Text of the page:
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At a Glance: How the Plant-Based Sector Became a Catalyst for Food Industry Change

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Recent declarations from the mainstream media that the plant-based revolution is ‘over’ have resulted in doubts about the sector’s future. Underpinned with constant reminders that even major players, including Beyond Meat, have faced stock downturns, such articles have created a worldwide narrative that seems somewhat grim. In turn, this suggests a fading interest in plant-based products, but the truth is more complex.

Contrary to gloomy headlines, the plant-based industry has been on a steady upward trajectory. Sales of plant-based products–including refrigerated plant-based meats– have surged and plant-based food dollar sales exhibited consistent growth from 2018 to 2021, boasting a 54% revenue increase and a compound annual growth rate of 15.5%.

Looking at the larger picture and overall growth of the plant-based industry, not simply comparing dollar sales from the 2019-2020 boom era to now, gives a more comprehensive overview of the ongoing success of food industry disruptors. What’s more, the sector is anticipated to continue growing, to take larger market share away from conventional dairy and meat, but how has it gotten to this point?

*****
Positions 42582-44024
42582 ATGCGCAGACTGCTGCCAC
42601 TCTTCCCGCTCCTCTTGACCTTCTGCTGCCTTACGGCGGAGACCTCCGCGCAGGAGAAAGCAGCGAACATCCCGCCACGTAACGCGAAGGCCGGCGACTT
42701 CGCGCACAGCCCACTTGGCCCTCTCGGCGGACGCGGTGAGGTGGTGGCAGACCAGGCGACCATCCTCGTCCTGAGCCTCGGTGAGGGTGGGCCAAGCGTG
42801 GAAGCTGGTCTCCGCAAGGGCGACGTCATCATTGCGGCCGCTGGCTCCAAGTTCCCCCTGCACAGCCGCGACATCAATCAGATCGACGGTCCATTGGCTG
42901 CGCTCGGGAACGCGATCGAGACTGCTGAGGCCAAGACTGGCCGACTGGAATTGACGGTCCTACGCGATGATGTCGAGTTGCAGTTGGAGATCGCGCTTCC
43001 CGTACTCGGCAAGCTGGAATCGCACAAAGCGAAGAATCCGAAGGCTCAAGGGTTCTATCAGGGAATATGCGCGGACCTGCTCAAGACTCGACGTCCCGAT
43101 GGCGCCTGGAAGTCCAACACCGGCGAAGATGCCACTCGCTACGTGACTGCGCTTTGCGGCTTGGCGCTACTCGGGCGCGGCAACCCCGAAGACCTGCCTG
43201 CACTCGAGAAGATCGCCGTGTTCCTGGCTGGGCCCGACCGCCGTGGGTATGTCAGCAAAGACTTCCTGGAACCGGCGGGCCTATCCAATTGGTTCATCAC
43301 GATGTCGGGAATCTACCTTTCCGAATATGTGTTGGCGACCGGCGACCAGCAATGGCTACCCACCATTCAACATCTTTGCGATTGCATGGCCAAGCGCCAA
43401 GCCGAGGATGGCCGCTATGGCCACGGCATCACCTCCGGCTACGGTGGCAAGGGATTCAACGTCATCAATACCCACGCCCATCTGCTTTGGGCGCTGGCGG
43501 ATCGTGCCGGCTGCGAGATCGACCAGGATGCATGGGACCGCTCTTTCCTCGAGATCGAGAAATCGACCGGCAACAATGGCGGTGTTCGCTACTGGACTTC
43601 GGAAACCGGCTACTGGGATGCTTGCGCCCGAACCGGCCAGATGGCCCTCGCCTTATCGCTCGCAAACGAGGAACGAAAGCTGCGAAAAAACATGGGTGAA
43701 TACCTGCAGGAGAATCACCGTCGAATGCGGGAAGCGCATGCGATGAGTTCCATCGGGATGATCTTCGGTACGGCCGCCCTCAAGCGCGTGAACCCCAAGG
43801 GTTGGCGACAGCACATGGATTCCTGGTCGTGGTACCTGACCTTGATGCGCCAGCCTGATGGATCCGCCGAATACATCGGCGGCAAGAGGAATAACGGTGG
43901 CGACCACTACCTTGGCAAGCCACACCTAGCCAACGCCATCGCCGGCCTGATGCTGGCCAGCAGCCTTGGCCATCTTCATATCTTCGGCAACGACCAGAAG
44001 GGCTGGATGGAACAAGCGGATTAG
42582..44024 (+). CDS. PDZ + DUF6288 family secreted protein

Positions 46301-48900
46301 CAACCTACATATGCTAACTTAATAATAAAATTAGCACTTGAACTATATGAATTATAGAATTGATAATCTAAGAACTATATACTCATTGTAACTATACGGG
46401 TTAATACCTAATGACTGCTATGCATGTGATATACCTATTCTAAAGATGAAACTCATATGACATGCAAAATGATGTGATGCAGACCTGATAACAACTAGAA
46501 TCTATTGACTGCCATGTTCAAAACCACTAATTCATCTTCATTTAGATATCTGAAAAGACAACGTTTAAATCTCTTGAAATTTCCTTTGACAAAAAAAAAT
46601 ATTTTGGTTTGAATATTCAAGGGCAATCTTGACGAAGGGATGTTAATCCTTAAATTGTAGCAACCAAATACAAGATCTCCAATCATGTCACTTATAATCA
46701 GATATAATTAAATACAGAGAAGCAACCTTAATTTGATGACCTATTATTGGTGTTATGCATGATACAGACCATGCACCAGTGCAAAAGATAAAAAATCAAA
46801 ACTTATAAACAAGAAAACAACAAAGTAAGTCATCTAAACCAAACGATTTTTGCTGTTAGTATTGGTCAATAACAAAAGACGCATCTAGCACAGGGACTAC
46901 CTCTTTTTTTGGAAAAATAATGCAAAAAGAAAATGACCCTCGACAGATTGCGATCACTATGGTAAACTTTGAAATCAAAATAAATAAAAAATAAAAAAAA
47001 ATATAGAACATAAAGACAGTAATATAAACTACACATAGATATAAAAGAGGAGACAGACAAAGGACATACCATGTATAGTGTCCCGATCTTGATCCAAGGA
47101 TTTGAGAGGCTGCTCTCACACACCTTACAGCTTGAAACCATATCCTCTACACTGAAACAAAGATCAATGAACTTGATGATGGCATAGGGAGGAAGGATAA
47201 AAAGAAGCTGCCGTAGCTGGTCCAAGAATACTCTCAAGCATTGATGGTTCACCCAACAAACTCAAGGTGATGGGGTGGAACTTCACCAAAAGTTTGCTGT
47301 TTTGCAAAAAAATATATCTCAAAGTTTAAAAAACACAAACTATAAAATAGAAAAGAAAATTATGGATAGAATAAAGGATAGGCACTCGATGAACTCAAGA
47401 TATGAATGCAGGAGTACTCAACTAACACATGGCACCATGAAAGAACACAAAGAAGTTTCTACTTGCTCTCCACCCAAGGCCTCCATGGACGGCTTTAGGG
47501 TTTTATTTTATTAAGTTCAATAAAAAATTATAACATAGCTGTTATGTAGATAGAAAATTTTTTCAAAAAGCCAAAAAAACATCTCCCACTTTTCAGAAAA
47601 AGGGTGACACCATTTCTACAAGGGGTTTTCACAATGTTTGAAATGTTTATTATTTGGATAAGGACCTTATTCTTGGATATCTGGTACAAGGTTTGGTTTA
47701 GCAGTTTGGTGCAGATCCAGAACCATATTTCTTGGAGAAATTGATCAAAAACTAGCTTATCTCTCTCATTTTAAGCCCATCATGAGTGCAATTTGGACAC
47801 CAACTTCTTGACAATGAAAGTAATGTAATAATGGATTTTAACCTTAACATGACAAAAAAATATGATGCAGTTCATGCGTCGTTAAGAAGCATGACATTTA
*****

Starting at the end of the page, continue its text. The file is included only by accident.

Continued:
These are the key ways that plant-based food companies have secured their permanent seats at the table.

Resilience in the face of resistance

The rise of plant-based food sales was initiated prior to the global Covid-19 pandemic and maintained its momentum as home cooks began experimenting with healthier and new products. When pandemic restrictions eased and restaurants reopened, trends showed that consumers were looking to try plant-based foods out in public and picking them from grocery store shelves.

In 2020, U.S. retail sales for plant-based foods reached $6.9 billion, and by 2021, they set a new record at $7.4 billion. Despite challenges in accurately tracking sales across multiple channels, the industry’s general interest remains robust and tangible. This points to more than just a trend; it’s indicative of a lasting dietary shift. Research supports this theory as it was revealed that over 2 million people participated in Veganuary 2022, the biggest sign-up since the event began in 2014.